The Saga of Beowulf
R. Scott Johns
Fantasy Castle Books, Oct 2008, $16.95
Early in the sixth century at Heorot, the victors have won many battles, but none as sweet as defeating the forces of Heruli; they built this great hall to celebrate their conquest. However, now the Danes led by intrepid King Hrothgar and his uncle King Edgtheow the Great face their most dangerous foe ever in their great mead hall. Their single adversary with his claws and teeth rip asunder the once mighty berserker warriors. The monster dines on his victims. A frightened survivor Hrothgar who knows first hand the ogre offers a great reward for the death of Grendel. From across the sea Bear Wolf called Beowulf arrives at the Dane Hall occupied by Grendel the monster. Beowulf challenges the beast in his new lair and kills him. However, though many sing ballads honoring the great Beowulf for his heroism that saved the Danes, he is not done. Grendel’s as monstrous mother Griselda seeks vengeance. He kills the troll-hag before leaving to go home and eventually become a king with many more epic battles including with an invincible dragon.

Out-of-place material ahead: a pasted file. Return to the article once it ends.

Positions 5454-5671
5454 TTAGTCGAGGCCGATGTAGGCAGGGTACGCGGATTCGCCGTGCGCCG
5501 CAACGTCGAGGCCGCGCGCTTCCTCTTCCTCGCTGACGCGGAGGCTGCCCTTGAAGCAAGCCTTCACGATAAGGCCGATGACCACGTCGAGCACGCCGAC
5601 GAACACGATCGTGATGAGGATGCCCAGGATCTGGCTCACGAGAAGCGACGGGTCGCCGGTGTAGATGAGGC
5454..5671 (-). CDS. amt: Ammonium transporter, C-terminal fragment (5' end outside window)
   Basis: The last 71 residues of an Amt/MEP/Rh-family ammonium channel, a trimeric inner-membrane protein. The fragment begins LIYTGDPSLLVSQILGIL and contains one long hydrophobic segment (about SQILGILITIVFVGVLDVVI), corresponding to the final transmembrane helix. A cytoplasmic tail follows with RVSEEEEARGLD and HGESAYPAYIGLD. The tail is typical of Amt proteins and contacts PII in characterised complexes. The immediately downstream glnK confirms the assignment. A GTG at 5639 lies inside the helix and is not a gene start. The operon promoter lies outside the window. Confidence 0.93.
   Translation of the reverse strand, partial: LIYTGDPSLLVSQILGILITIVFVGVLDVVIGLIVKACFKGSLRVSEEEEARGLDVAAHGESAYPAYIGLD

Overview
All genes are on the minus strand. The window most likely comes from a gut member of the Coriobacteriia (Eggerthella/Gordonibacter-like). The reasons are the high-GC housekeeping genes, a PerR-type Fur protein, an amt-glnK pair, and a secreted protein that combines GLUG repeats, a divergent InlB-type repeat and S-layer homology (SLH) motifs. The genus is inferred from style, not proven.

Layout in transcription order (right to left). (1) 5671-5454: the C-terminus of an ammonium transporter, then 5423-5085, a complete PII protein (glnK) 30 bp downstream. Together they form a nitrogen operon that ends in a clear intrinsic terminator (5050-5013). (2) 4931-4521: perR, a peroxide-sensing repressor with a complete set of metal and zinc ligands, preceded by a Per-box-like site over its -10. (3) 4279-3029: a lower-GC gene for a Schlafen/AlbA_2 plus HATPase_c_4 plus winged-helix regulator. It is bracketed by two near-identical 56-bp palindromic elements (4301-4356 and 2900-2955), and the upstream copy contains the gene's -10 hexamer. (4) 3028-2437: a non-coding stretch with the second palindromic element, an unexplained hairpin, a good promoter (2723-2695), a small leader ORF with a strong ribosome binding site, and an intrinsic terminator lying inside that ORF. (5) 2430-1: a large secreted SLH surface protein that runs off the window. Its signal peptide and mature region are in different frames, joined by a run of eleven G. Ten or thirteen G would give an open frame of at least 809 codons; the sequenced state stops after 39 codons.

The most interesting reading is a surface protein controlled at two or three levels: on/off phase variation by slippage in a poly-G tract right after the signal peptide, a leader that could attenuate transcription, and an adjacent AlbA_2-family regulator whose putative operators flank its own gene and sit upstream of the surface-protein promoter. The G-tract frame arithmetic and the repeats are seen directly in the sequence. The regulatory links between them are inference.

This is an excellent novelization of the great epic poem that authors like Tolkien paid homage to. The story line stays true to the poetry and to the hero, but also provides deeper insight into the champion, his times, and his otherworldly opponents for instance the paternal side of Grendel (nice twist). Mindful of the terrific Seamus Heaney translation, fans of epic fantasy especially of the original poem (and its modernization) and even those who skipped the reading in high school for the Cliff Notes will relish R. Scot Johns’ superb novel rendition of THE SAGA OF BEOWULF, although last year’s movie version was fun, the SAGA OF BEOWULF would make a fine adventure series of movies along the lines of its “offspring” The Lord of the Rings (is Peter Jackson looking for his next fantasy adaptation?)..